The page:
Is it your experiense that people don’t think as deeply as this? Am I better off sticking to a “fringe hand expansion” or does my “separate group expansion” have some merit? I play live $1/2, most people have 50-75 BB stacks. Am I outsmarting myself, or am I just wrong?

    • James "SplitSuit" Sweeney

      Thanks for listening and for the great comment! A couple notes: 1.) The shorter the stacks are, the more card value is important (so A9 > 52). 2.) If a super-great spot presents itself, take it (regardless of your cards)…but recognize that your range will be super wide there and eventually people will fold less often to you in that exact spot which then pushes more value into having better-performing cards when stacks aren’t super deep. 3.) By using fringe hands we keep our ranges from going from 20% to 90%, rather our range may go from 20% to 25%. So it’s incremental, difficult for our opponents to spot, and allows us to ease into playing more hands. That alone is quite useful for most players who don’t have fully-developed shovels ♥

  • George

    Glad you are making this podcast.

    I have given a lot of thought about when to three-bet light and wrestled with the idea of whether it was better to do it vs. loose players, who had a wide range with a lot of bad hands, or tight players. Loose players have a lot of garbage in their opening raise range, but they hardly ever fold pre, whereas the tight players fold a lot but are more likely to have a good hand and reraise.

    But I finally concluded that I was asking the wrong question. The real important thing to ask is this: will the opponent ever fourbet me light? If not, I really have nothing to fear as I will always know where I stand and never have to worry about being exploited. So the issue of loose or tight didn’t matter, just whether they would ever fight back.

    Make any sense?

    • James "SplitSuit" Sweeney

      Thanks George!

      You are on the right track. Ask youself how will they continue (them flatting is MUCH better than them 4betting overall) and what your edge is going postflop. Just because a player doesn’t fold much preflop doesn’t mean they won’t go away easily when they miss flops…

  • Steven

    Any chance of these podcasts coming to youtube? Would love to download them to listen in my car, but really don’t want to sign up to iTunes.

    • James "SplitSuit" Sweeney

      Hey Steven. They likely won’t go on YouTube in their current form, but you can DL them directly from here if you’d like: https://redchippoker.libsyn.com/


      • Steven

        Perfect 😀 Thanks. PS- Picked up a copy of your new book earlier today. Looking forward to reading it.

  • Juan

    Great Listen! Really liked the surfer/ocean analogy. Made perfect sense. Thanks!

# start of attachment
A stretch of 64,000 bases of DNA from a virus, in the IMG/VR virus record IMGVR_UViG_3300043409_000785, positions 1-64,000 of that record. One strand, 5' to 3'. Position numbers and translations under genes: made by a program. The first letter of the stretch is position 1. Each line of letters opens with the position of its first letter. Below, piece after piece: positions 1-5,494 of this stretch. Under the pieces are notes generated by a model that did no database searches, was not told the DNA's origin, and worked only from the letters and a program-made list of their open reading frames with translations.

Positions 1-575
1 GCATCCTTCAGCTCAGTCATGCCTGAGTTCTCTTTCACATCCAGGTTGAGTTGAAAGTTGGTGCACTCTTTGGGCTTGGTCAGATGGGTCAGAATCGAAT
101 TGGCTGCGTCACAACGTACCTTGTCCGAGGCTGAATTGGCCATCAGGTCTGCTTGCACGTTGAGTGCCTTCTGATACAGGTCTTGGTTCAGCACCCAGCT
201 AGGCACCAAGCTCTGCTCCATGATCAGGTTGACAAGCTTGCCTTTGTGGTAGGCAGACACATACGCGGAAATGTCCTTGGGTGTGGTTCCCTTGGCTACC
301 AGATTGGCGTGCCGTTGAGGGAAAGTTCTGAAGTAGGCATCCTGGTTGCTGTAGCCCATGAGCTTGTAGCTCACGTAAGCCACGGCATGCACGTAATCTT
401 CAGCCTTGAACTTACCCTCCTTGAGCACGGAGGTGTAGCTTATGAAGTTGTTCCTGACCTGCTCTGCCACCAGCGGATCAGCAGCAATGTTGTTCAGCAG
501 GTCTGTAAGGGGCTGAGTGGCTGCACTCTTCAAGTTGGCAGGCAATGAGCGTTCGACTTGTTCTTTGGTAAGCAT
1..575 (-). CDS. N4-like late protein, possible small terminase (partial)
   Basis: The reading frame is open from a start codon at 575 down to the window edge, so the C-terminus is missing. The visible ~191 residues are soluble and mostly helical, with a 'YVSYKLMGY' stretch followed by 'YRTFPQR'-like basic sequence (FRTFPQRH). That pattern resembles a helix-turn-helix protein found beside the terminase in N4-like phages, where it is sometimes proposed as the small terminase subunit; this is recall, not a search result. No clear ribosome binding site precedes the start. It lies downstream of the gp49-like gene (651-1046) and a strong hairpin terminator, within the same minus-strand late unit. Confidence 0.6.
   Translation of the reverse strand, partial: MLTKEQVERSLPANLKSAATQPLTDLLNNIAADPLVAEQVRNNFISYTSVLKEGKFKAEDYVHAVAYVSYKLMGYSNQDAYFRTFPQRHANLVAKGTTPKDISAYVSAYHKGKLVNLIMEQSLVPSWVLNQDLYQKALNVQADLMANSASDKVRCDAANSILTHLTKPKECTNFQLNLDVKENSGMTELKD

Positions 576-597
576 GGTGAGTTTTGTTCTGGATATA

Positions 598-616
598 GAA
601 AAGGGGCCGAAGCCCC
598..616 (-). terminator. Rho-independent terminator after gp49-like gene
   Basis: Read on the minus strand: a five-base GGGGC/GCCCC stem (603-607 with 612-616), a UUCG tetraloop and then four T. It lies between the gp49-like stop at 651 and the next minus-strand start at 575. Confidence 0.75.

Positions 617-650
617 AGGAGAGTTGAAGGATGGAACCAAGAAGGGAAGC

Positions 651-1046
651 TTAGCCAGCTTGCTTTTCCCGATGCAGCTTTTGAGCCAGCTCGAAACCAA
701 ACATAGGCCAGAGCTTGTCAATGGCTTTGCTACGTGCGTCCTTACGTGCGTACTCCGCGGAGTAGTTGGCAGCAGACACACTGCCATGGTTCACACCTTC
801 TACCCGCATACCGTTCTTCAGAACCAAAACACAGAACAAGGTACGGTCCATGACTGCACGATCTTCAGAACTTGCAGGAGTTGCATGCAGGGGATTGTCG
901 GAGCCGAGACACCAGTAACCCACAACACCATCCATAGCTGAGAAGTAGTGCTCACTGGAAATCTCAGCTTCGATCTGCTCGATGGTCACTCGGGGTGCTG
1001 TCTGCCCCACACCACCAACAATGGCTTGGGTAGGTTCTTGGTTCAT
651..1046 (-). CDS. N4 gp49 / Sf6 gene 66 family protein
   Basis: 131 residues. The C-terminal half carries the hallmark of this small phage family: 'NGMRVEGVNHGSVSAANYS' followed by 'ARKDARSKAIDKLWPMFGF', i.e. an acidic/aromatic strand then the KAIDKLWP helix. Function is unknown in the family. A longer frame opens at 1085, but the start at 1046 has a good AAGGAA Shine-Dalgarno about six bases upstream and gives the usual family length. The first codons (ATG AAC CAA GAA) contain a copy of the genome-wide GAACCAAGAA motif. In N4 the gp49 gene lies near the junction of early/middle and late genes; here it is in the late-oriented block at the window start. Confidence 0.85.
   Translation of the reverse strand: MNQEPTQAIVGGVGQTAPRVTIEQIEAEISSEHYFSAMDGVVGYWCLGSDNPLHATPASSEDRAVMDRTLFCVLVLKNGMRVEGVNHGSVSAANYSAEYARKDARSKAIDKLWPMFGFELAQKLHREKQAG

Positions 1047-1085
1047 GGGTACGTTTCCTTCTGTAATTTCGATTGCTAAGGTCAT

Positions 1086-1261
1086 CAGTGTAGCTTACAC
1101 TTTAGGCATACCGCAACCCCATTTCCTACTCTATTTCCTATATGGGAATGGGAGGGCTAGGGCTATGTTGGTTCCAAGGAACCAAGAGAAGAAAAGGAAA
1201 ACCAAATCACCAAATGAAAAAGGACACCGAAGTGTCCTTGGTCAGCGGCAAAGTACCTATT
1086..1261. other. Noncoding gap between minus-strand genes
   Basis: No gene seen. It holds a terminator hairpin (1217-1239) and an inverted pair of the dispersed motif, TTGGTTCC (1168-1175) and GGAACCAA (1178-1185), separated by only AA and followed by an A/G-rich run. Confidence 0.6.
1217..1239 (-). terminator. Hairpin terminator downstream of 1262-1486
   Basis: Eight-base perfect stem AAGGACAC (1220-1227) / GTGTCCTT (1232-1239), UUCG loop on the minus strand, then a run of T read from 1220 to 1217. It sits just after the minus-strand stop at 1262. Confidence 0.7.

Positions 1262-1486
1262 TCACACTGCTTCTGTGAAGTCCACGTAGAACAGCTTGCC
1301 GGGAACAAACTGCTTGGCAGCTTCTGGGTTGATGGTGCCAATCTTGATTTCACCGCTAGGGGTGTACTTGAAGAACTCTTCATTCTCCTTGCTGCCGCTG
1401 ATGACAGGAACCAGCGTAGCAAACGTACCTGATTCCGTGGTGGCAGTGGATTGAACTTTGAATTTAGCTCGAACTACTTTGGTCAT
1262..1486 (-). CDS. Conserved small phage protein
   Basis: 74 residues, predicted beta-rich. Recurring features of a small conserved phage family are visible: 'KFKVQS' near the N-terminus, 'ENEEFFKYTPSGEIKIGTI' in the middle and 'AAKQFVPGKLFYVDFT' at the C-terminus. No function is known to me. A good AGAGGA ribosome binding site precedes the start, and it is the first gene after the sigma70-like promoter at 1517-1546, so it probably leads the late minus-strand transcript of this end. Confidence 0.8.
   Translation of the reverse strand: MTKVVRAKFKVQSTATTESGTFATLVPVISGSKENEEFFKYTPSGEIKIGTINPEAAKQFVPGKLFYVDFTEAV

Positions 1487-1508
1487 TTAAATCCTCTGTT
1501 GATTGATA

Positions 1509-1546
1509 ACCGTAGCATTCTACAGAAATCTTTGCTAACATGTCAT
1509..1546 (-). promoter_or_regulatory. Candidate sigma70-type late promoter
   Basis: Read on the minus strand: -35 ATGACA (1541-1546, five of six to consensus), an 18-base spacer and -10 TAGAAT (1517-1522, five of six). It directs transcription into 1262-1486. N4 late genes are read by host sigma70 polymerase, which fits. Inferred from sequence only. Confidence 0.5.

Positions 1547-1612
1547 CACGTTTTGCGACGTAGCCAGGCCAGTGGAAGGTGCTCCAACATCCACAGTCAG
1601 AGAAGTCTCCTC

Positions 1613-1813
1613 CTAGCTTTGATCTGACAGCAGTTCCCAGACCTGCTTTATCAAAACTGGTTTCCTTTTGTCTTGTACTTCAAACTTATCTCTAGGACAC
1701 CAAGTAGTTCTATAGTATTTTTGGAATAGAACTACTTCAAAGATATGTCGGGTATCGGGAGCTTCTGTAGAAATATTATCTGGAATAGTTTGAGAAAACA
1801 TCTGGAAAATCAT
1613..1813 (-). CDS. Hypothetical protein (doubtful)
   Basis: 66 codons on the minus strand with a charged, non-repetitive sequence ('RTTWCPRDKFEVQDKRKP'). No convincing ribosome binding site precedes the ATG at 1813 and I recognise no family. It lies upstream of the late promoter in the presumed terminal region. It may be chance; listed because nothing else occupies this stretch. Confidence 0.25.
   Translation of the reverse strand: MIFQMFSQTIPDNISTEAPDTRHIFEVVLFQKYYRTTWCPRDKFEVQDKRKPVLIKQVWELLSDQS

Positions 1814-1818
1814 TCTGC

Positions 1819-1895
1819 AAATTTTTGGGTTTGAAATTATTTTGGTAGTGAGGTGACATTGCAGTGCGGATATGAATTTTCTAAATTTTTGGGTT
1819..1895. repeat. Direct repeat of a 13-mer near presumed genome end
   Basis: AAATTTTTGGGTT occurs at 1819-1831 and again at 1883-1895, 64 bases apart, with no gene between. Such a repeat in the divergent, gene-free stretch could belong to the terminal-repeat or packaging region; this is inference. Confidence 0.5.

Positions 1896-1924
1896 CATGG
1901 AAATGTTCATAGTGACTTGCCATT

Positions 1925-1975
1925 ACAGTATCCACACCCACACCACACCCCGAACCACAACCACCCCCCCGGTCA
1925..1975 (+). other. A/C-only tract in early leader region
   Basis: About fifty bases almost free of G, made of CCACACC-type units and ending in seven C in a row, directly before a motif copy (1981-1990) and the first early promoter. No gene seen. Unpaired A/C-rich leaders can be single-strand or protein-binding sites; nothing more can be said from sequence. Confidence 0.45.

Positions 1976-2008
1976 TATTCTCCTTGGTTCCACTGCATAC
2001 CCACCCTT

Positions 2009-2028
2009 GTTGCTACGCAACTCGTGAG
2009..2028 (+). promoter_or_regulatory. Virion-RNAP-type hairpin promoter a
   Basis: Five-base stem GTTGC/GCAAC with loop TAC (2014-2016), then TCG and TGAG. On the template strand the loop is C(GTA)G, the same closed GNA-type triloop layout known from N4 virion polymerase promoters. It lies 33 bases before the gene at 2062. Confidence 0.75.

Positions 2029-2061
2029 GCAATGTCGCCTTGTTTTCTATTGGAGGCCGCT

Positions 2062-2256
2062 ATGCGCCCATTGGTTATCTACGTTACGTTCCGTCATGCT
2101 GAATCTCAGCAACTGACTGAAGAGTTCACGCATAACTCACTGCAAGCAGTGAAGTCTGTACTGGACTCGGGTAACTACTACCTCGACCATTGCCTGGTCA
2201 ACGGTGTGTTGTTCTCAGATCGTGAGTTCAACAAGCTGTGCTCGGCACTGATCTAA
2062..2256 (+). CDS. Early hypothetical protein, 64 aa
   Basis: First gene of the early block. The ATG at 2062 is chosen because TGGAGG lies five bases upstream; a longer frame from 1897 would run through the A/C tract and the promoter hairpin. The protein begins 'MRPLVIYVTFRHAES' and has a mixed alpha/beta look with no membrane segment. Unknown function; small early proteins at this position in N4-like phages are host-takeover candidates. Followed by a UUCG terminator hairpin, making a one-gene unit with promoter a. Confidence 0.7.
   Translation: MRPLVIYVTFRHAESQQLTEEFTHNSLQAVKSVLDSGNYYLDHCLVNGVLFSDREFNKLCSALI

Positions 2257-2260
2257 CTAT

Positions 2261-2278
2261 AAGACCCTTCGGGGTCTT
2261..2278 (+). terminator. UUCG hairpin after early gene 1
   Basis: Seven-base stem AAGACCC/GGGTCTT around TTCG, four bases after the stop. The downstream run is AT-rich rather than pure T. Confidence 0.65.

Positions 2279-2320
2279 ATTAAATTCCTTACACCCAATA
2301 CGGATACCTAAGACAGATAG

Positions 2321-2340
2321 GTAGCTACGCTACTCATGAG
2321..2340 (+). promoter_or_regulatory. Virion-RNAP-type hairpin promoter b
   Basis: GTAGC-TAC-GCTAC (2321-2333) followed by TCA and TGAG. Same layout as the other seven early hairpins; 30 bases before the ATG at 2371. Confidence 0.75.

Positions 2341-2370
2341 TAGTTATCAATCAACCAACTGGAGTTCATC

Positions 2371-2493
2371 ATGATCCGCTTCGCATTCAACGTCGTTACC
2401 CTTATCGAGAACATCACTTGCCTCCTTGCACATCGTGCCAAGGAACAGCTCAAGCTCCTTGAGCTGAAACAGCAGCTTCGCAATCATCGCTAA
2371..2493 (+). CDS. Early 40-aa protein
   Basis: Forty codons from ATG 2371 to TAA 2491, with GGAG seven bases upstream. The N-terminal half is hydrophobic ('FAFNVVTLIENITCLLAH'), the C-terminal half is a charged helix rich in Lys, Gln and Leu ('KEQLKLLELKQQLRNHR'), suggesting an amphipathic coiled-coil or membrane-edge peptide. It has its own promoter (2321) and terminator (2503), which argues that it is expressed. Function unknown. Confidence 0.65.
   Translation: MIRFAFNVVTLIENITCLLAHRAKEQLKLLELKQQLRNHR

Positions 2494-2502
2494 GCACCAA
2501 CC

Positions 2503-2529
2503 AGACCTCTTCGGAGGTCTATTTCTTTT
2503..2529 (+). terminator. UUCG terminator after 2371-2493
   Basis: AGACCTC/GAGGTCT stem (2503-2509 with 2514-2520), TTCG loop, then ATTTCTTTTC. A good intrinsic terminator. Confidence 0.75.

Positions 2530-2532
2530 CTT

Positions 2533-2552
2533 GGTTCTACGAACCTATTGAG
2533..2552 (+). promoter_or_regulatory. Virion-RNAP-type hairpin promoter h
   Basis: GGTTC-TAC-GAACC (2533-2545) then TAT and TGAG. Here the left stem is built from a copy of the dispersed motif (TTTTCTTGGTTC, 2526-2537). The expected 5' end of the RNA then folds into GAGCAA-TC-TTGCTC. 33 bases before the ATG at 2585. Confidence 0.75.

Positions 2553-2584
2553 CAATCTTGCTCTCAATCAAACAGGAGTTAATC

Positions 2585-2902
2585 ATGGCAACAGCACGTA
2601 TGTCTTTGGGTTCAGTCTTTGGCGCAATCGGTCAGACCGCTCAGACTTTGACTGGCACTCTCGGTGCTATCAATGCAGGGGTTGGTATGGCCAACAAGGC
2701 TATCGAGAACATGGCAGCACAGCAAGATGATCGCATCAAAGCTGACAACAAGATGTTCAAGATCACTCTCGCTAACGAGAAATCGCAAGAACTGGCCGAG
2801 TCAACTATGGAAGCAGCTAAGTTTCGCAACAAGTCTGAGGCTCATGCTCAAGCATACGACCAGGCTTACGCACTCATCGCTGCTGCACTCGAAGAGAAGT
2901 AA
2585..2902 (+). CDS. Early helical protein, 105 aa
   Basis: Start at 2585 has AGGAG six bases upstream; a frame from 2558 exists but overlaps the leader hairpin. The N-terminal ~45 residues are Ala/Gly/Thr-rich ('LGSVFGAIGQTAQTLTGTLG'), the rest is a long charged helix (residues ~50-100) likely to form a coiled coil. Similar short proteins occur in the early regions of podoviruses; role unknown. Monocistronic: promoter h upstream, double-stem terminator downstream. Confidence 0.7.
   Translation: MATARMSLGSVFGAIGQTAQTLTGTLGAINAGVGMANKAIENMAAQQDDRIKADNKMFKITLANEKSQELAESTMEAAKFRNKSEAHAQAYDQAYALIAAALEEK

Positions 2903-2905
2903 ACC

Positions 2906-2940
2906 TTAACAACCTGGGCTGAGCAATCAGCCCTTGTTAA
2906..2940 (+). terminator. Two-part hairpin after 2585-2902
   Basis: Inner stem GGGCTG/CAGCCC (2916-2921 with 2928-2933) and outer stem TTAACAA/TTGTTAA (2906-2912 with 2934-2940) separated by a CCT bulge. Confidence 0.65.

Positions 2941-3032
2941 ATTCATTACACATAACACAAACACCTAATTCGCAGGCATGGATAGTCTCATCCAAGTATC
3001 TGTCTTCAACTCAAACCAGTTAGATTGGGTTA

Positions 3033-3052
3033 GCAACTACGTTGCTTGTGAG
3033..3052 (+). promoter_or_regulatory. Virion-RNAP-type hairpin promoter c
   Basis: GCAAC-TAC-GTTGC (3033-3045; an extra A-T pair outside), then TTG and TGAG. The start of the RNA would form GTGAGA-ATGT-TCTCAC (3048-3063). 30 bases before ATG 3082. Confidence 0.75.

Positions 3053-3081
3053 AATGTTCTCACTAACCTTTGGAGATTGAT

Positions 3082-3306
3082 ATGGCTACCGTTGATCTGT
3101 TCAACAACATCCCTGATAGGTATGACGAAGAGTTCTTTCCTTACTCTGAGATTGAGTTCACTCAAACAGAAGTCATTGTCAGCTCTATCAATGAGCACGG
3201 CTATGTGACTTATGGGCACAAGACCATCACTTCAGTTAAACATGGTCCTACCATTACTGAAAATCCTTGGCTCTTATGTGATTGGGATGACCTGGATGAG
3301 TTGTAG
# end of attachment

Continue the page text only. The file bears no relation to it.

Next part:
• brad

    How would you recommend to ‘study post flop’ as mentioned towards the end of this podcast? Do you have any probability charts or situation probability sources that you like to reference?

    • James "SplitSuit" Sweeney

      More just that you do a lot of review/analysis of the hands you play. Also, videos and the forum are great resources for working on your postflop game =)

  • Artie

    VERY interesting exercise suggested by James. I can remember being put in some very tough spots by players that played with a very high VPIP. Not quite every hand but sure felt like it. This exercise was like looking through another poker players eyes.

    • James "SplitSuit" Sweeney

      Anything that forces us out of our comfort zone and expands our thought process is a snap-win as far as I’m concerned =)

  • Will

    Interesting exercise! Very informative episode. I was curious if you think this exercise would be relevant in SNG’s. I would think it isn’t as post-flop play becomes are lot more less relevant in the later stages of the SNG, as well as there isn’t an ability to reload like there would be in Cash games. I’m more of an STT player, so I’m assuming I just have to keep listening to episodes before I find advice that might be more relevant. But maybe I’m wrong of course, and this is more relevant to SNG’s and MTT’s than I would imagine.

  • Albert A

    Excellent! All of this content is very relevant and useful at the table. I especially liked the “ocean analogy”. Adjust to the table. Negreanu says, “be a chameleon.” Going along with this, it is VERY important to have some knowledge of the players to your immediate left. If they are tough, aggro, sticky players… you need to think ahead. Have a plan as James said. If you’re starting to think about isolating the weak player to your right, believe me, the tough player to your left will start squeezing you. Doesn’t mean you can’t play, just have a plan.
    Good luck. Have fun!